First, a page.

Despite a life of perfect obedience, manifesting the character of God perfectly , Christ did not demand salvation on the basis of works - he knew that salvation cannot be 'earned' in that sense.

Rather, he submitted himself to the will of his Father and God, being an example to us, that we might do the same.

#12 Fortigurn

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Posted 13 June 2003 - 05:19 AM

Hence:

Romans 12:
1I beseech you therefore, brethren, by the mercies of God, that ye present your bodies a living sacrifice, holy, acceptable unto God, which is your reasonable service.
2And be not conformed [or 'absorbed', given the passive mood of the verb] to this world:  but be ye transformed [the word is  'metamorphow' by the renewing of your mind, that ye may prove what is that good, and acceptable, and perfect, will of God.


- We are to live our lives as sacrifices to God, as Christ did.

- We are not to be passively absorbed by the world, that we might look like them.

- We are to present ourselves as reflections of the Divine character, change our appearance (metamorphe - clearly nothing to do with rank here), so that when others look on us, they see God (as per Matthew 5:16).

- This is our reasonable service , a life of subjecting our will to the will of God, just as Christ made himself a servant, and subjected himself to the will of God.

#13 Fortigurn

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Posted 13 June 2003 - 05:19 AM

The Trinitarian Bible Society actually gets rather concerned with this issue:

"Some current modern versions have made an attempt to avoid the problems associated with "emptied himself". The New International Version, the New English Bible, the Revised English Bible, the New Century Version and the New Living Translation have "made himself nothing". Thus they attempt to express the idea of "making void" or "of none effect".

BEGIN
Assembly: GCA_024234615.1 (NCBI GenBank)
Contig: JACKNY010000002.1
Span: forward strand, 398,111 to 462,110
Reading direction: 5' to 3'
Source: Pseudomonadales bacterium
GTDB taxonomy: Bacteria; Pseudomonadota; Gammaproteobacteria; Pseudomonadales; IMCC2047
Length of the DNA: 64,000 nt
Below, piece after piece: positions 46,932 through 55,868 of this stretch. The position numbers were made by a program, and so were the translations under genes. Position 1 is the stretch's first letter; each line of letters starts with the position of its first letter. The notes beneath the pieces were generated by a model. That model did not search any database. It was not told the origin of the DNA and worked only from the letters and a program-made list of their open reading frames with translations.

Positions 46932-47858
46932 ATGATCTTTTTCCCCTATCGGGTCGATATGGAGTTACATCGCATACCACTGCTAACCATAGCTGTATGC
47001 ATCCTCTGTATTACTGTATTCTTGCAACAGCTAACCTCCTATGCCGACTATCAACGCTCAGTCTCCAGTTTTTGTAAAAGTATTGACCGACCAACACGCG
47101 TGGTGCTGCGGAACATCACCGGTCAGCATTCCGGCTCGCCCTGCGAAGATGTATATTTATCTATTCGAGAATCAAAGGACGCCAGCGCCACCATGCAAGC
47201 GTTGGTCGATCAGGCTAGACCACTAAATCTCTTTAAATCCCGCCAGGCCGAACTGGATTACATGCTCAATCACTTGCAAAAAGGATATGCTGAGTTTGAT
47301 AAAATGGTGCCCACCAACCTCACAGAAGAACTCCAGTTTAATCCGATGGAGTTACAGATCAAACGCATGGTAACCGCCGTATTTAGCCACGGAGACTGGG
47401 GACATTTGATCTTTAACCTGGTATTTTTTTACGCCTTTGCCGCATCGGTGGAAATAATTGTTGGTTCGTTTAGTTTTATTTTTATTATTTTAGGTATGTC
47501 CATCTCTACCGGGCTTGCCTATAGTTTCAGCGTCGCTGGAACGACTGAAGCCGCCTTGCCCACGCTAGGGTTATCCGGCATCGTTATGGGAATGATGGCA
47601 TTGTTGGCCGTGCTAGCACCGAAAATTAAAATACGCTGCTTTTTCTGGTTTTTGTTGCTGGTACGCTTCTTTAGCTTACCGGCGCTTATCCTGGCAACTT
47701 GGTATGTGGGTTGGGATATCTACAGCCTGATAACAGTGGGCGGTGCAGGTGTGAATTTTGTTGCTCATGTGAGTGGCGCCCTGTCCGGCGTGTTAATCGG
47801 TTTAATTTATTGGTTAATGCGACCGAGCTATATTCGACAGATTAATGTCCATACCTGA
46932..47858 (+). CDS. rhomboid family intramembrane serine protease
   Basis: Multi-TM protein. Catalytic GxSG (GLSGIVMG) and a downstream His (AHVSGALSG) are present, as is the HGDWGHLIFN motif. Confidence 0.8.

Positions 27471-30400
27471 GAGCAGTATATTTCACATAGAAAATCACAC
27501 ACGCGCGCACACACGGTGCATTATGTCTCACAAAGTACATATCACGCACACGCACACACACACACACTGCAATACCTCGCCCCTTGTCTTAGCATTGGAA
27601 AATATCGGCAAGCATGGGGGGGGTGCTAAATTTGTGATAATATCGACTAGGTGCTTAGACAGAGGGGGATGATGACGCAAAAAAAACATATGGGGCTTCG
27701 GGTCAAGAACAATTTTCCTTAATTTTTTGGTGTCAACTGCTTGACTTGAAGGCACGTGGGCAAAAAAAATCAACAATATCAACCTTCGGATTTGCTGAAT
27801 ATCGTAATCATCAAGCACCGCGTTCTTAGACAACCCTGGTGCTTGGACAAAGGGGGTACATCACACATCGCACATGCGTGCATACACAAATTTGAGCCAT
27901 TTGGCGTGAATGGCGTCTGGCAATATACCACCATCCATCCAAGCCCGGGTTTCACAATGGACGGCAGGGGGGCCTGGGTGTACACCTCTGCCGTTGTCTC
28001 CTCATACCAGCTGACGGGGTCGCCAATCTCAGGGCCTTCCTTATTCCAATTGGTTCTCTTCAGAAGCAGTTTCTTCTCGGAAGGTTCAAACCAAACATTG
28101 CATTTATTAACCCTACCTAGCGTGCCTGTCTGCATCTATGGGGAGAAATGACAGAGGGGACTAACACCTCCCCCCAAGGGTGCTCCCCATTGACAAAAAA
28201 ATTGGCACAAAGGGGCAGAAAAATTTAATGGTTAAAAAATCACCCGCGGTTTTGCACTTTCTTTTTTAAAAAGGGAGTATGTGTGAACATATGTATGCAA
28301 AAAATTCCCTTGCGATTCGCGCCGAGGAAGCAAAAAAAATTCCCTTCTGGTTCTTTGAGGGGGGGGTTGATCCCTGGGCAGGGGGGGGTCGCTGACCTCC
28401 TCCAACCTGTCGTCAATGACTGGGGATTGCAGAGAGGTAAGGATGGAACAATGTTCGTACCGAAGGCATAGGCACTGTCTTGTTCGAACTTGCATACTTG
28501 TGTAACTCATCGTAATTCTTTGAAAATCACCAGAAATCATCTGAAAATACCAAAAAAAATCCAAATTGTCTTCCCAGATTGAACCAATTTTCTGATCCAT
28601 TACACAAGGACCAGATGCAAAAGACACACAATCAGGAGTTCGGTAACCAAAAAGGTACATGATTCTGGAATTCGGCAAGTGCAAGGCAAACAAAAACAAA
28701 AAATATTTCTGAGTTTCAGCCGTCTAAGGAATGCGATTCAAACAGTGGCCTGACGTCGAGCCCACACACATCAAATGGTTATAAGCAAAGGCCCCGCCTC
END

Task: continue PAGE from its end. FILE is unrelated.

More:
However, the problems associated with the idea of making oneself "nothing" are probably more than those of "emptied himself".(1)

Translating kenow as "emptied himself" introduces problems which liberal, neo-orthodox and conservative commentators have wrestled with for years.

"The pages of commentaries and annotated study Bibles are filled with all manner of heresy and speculation to try to answer this question. If the word "emptied" is used, it must be asked, of what did Jesus empty Himself in order to be able to take "upon him the form of a servant" (Philippians 2.7)?

Various possibilities have been offered. Some say He was emptied of His glory. Others say it was of one or the other of His Godly attributes or abilities, such as divine privileges, divine majesty, divine power and divine nature, riches, His favorable relationship to the divine law, the independent use of His divine prerogatives, His glory or the environment of glory. Some even believe that He emptied Himself completely of His deity or Godhood.

Since these explanations are not to be found in the context of Philippians 2.1-11, the only limit to speculations is the imagination."
(Trinitarian Bible Society)



#14 Fortigurn

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Posted 13 June 2003 - 05:20 AM

Just to drive the point home, Here's how the word 'morphe' is used in the LXX:

Judges 8:
18 Then said he unto Zebah and Zalmunna, What manner [MORFH of men were they whom ye slew at Tabor? And they answered, As thou art, so were they; each one resembled the children of a king.

Job 4:
16 It stood still, but I could not discern the form [MORFH] thereof: an image was before mine eyes, there was silence, and I heard a voice, saying,

Daniel 4:
36 At the same time my reason returned unto me; and for the glory of my kingdom, mine honour and brightness [MORFH] returned unto me; and my counsellors and my lords sought unto me; and I was established in my kingdom, and excellent majesty was added unto me.

Daniel 5:
6 Then the king's countenance [MORFH] was changed, and his thoughts troubled him, so that the joints of his loins were loosed, and his knees smote one against another.

9 Then was king Belshazzar greatly troubled, and his countenance [MORFH] was changed in him, and his lords were astonied.

10 Now the queen, by reason of the words of the king and his lords, came into the banquet house: and the queen spake and said, O king, live for ever: let not thy thoughts trouble thee, nor let thy countenance [MORFH] be changed: